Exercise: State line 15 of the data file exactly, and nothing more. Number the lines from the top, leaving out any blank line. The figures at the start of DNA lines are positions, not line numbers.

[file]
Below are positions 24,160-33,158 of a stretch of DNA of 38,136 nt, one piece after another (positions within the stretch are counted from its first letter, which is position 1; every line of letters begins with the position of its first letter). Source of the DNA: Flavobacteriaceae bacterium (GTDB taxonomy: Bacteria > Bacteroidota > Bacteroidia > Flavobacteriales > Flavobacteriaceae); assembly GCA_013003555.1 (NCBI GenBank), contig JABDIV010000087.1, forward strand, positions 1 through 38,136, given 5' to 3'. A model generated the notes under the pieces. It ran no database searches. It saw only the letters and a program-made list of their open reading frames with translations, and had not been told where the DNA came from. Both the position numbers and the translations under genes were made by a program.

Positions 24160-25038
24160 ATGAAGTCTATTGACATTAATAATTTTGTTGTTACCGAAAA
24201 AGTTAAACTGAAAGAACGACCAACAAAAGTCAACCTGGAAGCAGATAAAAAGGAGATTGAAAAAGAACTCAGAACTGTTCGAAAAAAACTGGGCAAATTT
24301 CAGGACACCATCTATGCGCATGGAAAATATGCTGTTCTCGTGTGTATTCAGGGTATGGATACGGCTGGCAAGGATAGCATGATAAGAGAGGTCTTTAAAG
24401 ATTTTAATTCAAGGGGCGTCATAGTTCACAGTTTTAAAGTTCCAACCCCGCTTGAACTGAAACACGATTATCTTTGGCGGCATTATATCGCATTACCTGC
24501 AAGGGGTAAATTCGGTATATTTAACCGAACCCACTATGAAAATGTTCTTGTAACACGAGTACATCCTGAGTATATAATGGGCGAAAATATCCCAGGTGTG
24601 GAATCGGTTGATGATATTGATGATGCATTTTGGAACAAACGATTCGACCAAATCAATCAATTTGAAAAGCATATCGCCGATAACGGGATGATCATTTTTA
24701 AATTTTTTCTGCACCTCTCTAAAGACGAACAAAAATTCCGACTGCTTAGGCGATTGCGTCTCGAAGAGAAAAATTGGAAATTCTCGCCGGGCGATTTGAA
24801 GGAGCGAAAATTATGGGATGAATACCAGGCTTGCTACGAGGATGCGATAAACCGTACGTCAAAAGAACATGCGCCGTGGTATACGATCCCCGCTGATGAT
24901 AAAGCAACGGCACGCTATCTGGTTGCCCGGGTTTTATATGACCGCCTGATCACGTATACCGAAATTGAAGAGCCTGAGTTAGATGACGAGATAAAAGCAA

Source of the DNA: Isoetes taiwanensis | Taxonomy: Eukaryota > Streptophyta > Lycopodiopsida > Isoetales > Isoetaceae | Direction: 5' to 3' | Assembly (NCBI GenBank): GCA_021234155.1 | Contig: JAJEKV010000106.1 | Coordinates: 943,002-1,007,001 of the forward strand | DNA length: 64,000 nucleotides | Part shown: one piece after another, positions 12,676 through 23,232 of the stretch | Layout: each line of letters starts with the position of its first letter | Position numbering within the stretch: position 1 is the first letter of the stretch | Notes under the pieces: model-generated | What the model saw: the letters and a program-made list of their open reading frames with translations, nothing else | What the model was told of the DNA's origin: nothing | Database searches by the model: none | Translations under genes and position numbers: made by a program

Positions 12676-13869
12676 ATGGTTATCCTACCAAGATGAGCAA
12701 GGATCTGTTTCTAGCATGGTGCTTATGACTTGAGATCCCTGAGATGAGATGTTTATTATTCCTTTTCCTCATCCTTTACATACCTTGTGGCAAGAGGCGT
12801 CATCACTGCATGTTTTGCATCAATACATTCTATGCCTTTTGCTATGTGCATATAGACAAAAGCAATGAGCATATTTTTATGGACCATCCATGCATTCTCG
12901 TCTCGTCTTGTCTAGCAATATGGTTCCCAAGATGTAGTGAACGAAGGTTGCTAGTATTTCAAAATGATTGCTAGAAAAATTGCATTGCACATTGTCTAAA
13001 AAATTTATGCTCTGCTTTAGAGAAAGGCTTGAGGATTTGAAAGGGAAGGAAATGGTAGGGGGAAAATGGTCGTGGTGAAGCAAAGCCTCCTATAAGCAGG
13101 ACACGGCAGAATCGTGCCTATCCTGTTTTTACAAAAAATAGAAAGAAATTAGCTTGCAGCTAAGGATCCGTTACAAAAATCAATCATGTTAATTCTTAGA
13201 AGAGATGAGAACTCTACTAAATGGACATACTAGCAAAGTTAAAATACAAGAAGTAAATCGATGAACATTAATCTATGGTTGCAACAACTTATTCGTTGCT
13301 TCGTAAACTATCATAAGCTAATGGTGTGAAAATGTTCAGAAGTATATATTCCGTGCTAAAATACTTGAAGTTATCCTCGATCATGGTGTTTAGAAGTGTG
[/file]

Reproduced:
12701 GGATCTGTTTCTAGCATGGTGCTTATGACTTGAGATCCCTGAGATGAGATGTTTATTATTCCTTTTCCTCATCCTTTACATACCTTGTGGCAAGAGGCGT